in Section 3-4A. There was a major revision for gymnastics. Apple Valley, Eastview, Lakeville North and Lakeville South will move to Section 2AA with the Bloomington, Chanhassen and Prior Lake schools. Eagan and Rosemount remain in Section 3AA, but they will have a new opponent in the playoffs from Farmington, which moved

from Section 1AA. Other moves of note: • Henry Sibley football moved from Class 5A to 4A. They were in Section 4 with Eagan. Henry Sibley will also leave the Section 3AA hockey bracket and play in Class A. • Lakeville South golf was moved from Section 1AAA to Section 2AAA. • Holy Angels joins Section 3AAA volleyball.

• In wrestling, Eden Prairie and Edina were added to Section 2AAA, where Lakeville North, Lakeville South and Farmington wrestle. • Hastings switched from Section 3AAA to Section 1AAA in wrestling. It was replaced by Minneapolis Southwest. Andy Rogers is at andy.rogers@ecm-inc.com.


THISWEEK March 18, 2011

9A

â&#x20AC;&#x2DC;Elsewhereâ&#x20AC;&#x2122; author visits Glacier Hills Elementary Jacqueline West spent past week speaking about her series and literature to fourth-graders by Jessica Harper THISWEEK NEWSPAPERS

Books come to life at one Eagan elementary school as students meet the authors behind their favorite tales. Author Jacqueline West spent the past week speaking to fourthgraders at Glacier Hills Elementary about her series called â&#x20AC;&#x153;The Books of Elsewhereâ&#x20AC;? and literature in general. Westâ&#x20AC;&#x2122;s first book in the series, called â&#x20AC;&#x153;The Shadows,â&#x20AC;? was a hit among the students who read it prior to her visit. â&#x20AC;&#x153;They would often beg me to let them continue reading at

the end of each session,â&#x20AC;? said Dan Gasteazoro, a fourth-grade teacher at Glacier Hills. â&#x20AC;&#x153;The character really resonates with the students.â&#x20AC;? The book, which was released in June, features an 11-year-old girl named Olive Dunwoody who faces a wacky adventure after her family moves into a rundown Victorian mansion filled with oddities and talking cats. West, a Red Wing resident, said the character and setting was inspired by an eerie mansion in her hometown of River Falls, Wis. â&#x20AC;&#x153;The owner was an inventor of wind-powered machines that were all over his lawn,â&#x20AC;? she said. â&#x20AC;&#x153;As a child, Iâ&#x20AC;&#x2122;d dream about what the family was like that lived there.â&#x20AC;? West said she hopes her book, which is a New York Times Best Seller and 2010 Minnesota Book Award finalist, inspires students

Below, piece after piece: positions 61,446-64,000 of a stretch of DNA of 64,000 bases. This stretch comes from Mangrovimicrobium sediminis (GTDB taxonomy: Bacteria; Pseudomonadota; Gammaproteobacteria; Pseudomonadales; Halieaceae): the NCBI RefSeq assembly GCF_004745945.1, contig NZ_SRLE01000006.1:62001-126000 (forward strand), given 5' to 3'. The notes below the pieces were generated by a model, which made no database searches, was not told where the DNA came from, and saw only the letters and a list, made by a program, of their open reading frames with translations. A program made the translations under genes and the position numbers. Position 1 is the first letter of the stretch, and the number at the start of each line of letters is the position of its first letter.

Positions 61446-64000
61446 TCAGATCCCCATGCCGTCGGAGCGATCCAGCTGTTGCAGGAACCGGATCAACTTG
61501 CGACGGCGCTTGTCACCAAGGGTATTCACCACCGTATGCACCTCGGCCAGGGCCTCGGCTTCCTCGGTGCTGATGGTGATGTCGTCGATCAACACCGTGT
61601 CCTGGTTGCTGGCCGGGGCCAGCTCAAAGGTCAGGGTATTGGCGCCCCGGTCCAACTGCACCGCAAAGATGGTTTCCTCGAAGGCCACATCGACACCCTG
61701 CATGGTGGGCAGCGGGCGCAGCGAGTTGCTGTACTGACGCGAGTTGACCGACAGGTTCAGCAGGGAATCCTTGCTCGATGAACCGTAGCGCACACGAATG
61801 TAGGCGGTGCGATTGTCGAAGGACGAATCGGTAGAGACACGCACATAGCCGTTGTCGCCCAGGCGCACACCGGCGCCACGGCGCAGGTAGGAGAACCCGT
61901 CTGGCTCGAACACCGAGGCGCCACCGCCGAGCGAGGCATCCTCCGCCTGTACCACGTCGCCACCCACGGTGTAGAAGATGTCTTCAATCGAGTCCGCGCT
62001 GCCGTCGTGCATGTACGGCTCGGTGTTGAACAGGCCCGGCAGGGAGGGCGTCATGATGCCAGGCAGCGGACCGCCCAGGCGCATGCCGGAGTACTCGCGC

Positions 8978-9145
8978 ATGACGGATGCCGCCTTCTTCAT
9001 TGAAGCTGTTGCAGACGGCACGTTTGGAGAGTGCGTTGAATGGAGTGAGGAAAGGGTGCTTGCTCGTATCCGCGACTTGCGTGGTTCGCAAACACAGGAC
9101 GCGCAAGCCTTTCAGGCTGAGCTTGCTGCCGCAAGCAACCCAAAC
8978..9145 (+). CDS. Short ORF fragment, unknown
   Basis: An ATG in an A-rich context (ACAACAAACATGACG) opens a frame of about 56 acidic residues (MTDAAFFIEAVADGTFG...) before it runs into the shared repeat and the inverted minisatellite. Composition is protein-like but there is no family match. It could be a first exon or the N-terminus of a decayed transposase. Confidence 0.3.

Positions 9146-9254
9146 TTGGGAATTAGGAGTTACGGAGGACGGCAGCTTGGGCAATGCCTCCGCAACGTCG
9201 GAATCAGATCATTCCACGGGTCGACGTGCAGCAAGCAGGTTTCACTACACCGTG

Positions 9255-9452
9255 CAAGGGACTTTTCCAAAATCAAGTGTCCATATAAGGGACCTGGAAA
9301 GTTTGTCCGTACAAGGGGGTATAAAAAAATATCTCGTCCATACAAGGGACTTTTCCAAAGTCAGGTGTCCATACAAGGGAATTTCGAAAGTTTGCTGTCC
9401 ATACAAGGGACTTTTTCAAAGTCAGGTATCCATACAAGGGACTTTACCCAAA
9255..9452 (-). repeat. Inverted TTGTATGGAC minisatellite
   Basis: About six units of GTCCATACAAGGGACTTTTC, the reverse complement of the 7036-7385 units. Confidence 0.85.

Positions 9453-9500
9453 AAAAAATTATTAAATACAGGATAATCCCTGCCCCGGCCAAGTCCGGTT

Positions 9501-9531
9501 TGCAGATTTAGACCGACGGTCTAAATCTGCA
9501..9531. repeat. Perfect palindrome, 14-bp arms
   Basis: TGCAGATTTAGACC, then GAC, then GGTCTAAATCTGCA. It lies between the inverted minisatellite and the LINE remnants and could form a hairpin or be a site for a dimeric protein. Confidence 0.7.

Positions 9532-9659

to trust themselves and their abilities. Her visit is part of the magnet schoolâ&#x20AC;&#x2122;s author-in-residence program, which encourages authors to teach students about literature. â&#x20AC;&#x153;Having her here, has gotten students excited to read and learn about literature,â&#x20AC;&#x2122; said fourthgrade teacher Ann Yule. Students in Yuleâ&#x20AC;&#x2122;s class eagerly raised their hands on March 15 hoping to earn a â&#x20AC;&#x153;Books of Elsewhereâ&#x20AC;? bookmark as West quizzed them on famous authors and childrenâ&#x20AC;&#x2122;s books. West said she plans to have five books in the series. The second is expected to be released in July, while she finishes the third. In addition to her childrenâ&#x20AC;&#x2122;s Photo by Jessica Harper series, West an award-winning author of various books of short- Fourth-grade Glacier Hills Elementary students eagerly raised their hands on March 15 hoping to earn a â&#x20AC;&#x153;Books of Elsewhereâ&#x20AC;? bookmark as author fiction, poetry and non-fiction. Jacqueline West quizzed them on famous writers and literature. West, auE-mail Jessica Harper at: thor of â&#x20AC;&#x153;The Books of Elsewhere,â&#x20AC;? series is the Eagan magnet schoolâ&#x20AC;&#x2122;s latest author-in-residence. jessica.harper@ecm-inc.com

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Director of First Impressions

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Part-Time

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PCAs Needed For Special needs Children & Adults in Southern suburbs. Will train

952-898-4911 Superior Home Care

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Full-Time

Full-Time

Warehouse Employee

Mystery Shoppers

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City of Apple Valley

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www.thisweeklive.com

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WANTED: Experienced

• Landscaping Foreman • Irrigation Service Tech • Fert & Weed Foreman • Handyman

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651-322-6877

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An Affirmative Action Equal Opportunity Employer/ Educator

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Part time Flexible Schedules Experience Required

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Apply within:

Brackett’s Crossing Country Club

17976 Judicial Road Lakeville, MN 55044